When you’re selling a car, you’re more likely to get the best price from an individual as opposed to a dealer. When you’re looking for a way to find that individual, remember that Craigslist is a competitive (and still growing) marketplace for car shoppers and sellers.
It’s easy for buyers to search through ads, and you’ll be happy with the free posts to an audience of millions in your area. With pictures and lots of space, you can get more out of the listing than those expensive 20 words you might get in the local paper.
Given the alarming rate at which universities are increasing their tuition, saving for your child’s college education can seem like a daunting task. But believe it or not, it’s almost more important when you start saving as opposed to how much. So don’t delay.
Fortunately, there are specific accounts that give you a means to invest in your child’s education and provide you with tax-advantages as well.
One popular college-saving option is known as the Coverdell Education Savings Account, or ESA.
If you’ve had debt in the past you couldn’t pay, some of those accounts may have been written off as “uncollectable.” In other words, the company may have stopped trying to collect because they were unable to get you to pay or to reach you at all.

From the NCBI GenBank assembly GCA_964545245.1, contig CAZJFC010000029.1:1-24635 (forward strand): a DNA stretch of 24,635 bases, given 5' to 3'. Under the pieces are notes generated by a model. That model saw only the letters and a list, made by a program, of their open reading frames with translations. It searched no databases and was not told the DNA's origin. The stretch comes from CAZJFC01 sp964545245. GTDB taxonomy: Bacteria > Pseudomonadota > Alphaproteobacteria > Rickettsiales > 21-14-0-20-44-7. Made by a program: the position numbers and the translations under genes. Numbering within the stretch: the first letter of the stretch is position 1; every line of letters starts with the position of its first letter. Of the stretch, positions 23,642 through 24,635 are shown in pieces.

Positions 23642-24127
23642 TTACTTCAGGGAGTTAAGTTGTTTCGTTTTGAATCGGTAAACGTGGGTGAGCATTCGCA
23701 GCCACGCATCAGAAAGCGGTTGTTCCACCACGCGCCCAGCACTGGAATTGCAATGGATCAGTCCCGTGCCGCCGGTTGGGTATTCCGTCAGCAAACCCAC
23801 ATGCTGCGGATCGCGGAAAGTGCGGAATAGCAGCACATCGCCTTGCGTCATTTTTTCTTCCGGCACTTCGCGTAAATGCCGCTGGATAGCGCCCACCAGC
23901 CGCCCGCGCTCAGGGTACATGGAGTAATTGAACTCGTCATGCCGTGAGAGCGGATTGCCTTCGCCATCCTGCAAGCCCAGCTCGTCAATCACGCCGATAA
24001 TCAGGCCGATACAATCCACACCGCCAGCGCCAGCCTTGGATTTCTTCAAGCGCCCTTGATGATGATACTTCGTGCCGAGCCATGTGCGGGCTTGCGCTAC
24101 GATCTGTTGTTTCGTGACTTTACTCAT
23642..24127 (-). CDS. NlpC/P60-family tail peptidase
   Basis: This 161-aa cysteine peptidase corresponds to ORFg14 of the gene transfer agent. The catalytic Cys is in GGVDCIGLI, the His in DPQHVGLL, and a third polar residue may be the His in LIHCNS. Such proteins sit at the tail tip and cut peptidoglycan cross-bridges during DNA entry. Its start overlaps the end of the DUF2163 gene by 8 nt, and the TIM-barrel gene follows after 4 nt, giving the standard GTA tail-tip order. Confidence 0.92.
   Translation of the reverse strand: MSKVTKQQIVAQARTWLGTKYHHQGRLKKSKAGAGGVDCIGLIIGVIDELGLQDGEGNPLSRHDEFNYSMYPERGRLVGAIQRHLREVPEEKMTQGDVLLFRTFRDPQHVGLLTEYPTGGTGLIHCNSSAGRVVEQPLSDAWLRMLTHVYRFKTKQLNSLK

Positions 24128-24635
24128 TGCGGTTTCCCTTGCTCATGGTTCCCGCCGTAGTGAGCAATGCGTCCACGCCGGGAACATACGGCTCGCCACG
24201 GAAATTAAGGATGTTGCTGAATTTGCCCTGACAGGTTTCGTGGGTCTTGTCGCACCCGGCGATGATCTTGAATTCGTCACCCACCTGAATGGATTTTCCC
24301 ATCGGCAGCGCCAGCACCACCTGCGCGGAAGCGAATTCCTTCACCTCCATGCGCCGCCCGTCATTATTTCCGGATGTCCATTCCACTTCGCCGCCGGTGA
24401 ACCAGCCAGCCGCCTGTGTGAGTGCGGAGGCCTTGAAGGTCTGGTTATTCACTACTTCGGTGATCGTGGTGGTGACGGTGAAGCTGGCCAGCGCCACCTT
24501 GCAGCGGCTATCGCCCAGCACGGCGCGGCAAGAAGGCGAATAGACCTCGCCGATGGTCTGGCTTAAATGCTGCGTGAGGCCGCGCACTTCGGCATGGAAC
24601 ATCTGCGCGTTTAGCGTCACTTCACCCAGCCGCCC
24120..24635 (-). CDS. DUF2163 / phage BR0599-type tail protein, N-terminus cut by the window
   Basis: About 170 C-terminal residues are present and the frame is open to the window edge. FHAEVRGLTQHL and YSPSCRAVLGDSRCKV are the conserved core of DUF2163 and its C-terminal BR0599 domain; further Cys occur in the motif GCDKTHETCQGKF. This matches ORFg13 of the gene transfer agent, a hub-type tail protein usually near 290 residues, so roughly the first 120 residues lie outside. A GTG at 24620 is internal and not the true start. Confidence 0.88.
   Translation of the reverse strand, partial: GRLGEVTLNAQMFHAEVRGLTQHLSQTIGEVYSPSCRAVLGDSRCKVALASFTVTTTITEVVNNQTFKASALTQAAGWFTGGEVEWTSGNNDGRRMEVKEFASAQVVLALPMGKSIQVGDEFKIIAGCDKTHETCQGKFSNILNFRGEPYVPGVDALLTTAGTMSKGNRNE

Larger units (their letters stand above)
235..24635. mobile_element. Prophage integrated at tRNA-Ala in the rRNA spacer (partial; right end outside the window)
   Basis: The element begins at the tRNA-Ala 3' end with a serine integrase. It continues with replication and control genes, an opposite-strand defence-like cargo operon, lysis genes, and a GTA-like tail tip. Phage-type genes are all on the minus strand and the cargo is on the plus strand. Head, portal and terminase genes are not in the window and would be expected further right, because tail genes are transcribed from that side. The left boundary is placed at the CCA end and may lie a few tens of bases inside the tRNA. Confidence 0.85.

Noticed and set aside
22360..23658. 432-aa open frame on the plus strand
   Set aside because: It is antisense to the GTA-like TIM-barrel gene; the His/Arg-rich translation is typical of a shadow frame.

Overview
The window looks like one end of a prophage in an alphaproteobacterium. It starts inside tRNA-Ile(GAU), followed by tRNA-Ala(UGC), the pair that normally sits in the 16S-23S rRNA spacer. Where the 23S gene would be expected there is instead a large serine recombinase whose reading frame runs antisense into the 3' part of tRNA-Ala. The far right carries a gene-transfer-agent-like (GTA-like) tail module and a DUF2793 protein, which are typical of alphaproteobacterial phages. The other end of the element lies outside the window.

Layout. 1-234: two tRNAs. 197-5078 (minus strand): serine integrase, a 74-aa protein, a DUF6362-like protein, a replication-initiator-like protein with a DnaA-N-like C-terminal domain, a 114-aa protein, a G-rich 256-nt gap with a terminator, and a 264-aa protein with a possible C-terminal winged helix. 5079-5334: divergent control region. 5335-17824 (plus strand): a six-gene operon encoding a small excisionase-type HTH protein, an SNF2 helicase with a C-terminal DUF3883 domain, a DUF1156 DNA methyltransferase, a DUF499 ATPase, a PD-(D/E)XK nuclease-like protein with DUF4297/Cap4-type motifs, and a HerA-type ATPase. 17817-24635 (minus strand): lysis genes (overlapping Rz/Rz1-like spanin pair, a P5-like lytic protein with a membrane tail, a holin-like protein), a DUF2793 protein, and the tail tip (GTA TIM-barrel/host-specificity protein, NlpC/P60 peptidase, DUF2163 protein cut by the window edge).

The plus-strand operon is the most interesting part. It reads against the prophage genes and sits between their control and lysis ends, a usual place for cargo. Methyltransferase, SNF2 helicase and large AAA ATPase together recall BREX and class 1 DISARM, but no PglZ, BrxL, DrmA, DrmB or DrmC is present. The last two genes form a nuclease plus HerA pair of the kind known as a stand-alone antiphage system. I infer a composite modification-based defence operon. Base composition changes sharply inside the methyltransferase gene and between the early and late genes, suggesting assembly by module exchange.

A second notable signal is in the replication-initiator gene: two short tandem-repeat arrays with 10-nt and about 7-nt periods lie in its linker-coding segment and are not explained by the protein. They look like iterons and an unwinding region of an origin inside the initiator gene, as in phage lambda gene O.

However, in recent years, a new breed of debt collector has started to buy these old debts and is attempting to collect on them all over again.
Given their propensity to rise from the grave, these debts are known as “zombie debt.”
Declaring bankruptcy is a pretty extreme measure, but used in the right way at the right time, it can save you money, preserve your peace of mind, and get you back on your feet financially.
However, declaring bankruptcy can also be expensive and time-consuming, and have a huge impact on your credit store. This, in turn, can have far-ranging effects on other aspects of your life, such as buying a new car or home, or even applying for jobs. Also, waiting to declare bankruptcy until you are completely broke can actually work against you.
Petitioning for bankruptcy can be a long process, but it doesn’t need to be a difficult one. Most of it is simply a matter of filling out the paperwork correctly and approaching things in the right order.